Place: Paviljoensgracht 20, The Hague
Date/time: Friday October 23rd, 19:30h

Entry is free, registration is required. For more info and registration, send an email to: info@thehaguepeace.org

International Day of Peace 2015

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In the night of September 21st 2015, thirty-five people gathered at artspace GEMAK in The Hague to listen to two inspiring speakers: The artist Pierfrancisco Gava form Italy and Sylvestre Bwira, a human rights defender from the eastern part of DR Congo. Theme of this night was the relationship between art and activism. Both artists and activists are concerned by what is going on in this world and are often unhappy with the status quo. They want change. But how to change something?

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First Sylvestre told about the context where he came from: Eastern Congo. A country destroyed by decades of war, poverty, armed groups and weak leadership. Very often people ask him why he started to work on peace and human rights and why he continues to do so, although he has taken refuge in another country? He explained that it is hard to understand if you live in Europe. Europe is a paradise of human rights and democracy if you compare it to the situation in eastern Congo. Do people understand what it means to encounter day by day women of all ages who have been violently raped? Do we even recognize the smell of human blood? Sylveste says that it was a very common smell in the territory he came from, as he was passing by corpses of people who had been killed. In a situation like that there is almost no other reasonable option than to fight against injustice. Either by taking up arms, or, as he did, by peaceful means: organizing yourselves, creating spaces of dialogue and understanding, negotiating with the fighting parties, campaigning against violence committed by the ruling elite.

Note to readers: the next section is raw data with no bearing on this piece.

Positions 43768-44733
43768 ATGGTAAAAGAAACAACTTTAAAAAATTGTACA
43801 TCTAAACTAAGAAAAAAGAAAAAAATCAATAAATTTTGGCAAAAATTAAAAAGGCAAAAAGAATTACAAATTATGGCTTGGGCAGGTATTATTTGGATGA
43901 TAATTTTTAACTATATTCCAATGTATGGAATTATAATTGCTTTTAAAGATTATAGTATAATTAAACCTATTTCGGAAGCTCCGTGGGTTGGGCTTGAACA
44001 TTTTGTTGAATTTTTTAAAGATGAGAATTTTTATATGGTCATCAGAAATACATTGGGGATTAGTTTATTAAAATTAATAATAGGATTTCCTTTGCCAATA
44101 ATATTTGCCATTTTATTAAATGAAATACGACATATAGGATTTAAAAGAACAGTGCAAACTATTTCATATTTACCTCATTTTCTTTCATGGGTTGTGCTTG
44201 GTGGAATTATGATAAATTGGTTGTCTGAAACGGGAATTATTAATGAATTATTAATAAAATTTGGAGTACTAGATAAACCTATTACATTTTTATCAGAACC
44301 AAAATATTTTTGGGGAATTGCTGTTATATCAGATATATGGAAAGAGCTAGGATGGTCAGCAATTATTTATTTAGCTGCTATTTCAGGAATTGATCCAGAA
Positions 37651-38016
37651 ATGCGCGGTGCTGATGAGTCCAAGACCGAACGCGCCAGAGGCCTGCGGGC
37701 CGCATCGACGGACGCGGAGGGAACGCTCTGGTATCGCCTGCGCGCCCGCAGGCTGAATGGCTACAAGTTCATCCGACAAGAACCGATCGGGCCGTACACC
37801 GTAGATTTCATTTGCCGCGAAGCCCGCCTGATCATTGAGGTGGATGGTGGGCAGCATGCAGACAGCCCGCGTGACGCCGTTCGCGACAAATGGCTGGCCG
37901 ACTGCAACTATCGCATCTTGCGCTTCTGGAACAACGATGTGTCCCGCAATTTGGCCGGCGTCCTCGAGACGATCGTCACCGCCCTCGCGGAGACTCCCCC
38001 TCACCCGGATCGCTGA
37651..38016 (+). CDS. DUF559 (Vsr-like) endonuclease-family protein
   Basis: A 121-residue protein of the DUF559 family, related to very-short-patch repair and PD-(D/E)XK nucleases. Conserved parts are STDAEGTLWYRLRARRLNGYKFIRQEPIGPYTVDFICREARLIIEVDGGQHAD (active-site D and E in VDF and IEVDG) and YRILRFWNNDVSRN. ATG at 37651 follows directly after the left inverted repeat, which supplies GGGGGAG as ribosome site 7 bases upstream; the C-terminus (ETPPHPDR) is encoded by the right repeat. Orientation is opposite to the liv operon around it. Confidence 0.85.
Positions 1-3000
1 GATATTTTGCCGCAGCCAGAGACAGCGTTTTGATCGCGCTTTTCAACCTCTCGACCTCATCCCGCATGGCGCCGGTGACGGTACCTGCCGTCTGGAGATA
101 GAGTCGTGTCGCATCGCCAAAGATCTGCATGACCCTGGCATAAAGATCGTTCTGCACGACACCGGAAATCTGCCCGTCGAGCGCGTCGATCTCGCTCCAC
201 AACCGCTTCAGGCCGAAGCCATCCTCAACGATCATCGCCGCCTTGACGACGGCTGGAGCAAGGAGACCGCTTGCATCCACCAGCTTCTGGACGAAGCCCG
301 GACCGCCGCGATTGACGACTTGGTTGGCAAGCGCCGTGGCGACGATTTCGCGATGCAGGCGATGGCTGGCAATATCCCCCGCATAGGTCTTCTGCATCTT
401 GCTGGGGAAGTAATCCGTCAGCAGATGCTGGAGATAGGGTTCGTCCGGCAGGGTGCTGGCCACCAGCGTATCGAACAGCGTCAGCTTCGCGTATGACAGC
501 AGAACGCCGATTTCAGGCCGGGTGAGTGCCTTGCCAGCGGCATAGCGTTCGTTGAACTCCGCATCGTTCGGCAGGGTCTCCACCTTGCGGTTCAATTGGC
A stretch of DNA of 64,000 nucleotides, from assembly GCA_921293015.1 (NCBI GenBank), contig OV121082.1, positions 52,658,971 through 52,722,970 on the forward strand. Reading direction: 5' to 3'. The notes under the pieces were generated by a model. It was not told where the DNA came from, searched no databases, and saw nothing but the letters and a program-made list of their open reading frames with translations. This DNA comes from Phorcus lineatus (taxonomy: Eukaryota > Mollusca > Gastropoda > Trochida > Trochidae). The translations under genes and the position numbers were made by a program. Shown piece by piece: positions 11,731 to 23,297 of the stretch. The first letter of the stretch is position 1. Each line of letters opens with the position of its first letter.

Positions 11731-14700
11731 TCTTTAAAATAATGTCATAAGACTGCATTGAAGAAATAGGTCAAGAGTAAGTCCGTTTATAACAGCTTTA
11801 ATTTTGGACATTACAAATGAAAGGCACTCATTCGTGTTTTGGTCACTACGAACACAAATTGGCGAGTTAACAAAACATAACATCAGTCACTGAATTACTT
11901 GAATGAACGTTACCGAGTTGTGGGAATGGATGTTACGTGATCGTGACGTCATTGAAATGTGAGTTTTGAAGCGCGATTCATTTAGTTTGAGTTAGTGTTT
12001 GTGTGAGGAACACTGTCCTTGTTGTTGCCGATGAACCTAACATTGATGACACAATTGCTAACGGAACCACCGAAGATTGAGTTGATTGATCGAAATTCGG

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Pierfrancesco showed in his film ‘A Glorious Society’ (2015) a glimpse of how global elites manage to mobilize the public in order to reaffirm their own power. Gava stated that public acclaim is necessary for ruling elites to keep their position. By deconstructing public appearances of president Obama and the Pope he posed the question: what would these people be without the cheering and applauding masses that receive them? Thus Gava is trying to make people aware of their own role in the game of keeping the power balance as it is: by applauding and glorifying rulers in staged power-rituals, they legitimize them as rightfully powerful.

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This raised the question in the audience about the role of the media in our Western societies and how people could be better empowered to counter the strong forces in favour of the status quo. There are hopeful signs of democratization of the media through the use of the internet. Art could claim its own role in the empowerment of people to understand and to reflect on the world that we live in. It could help us even to understand why there is war and what we as ordinary citizens could do about it. A recent example of the power of an image is the picture of the drowned refugee boy, three year old Aylan Kurdi. Him laying in the sand of a Turkey beach, being picked up by a rescue worker has touched directly the hearts of millions across the globe. As a result of this image thousands decided to contribute time, money and energy for the cause of the Syrian refugees. Above all, it changed the attitude of many who didn’t care about war or refugees before.

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Artists and peace-activists face the same world: at times beautiful and other times horrific. In a world flooded with images, many of them showing reality as our rulers like to present it. Art has the power to break through this fairy-tale facade and show something different, something important, true and empowering. Artists and activists could inspire each other to find and show alternatives to the current, violent state of the world.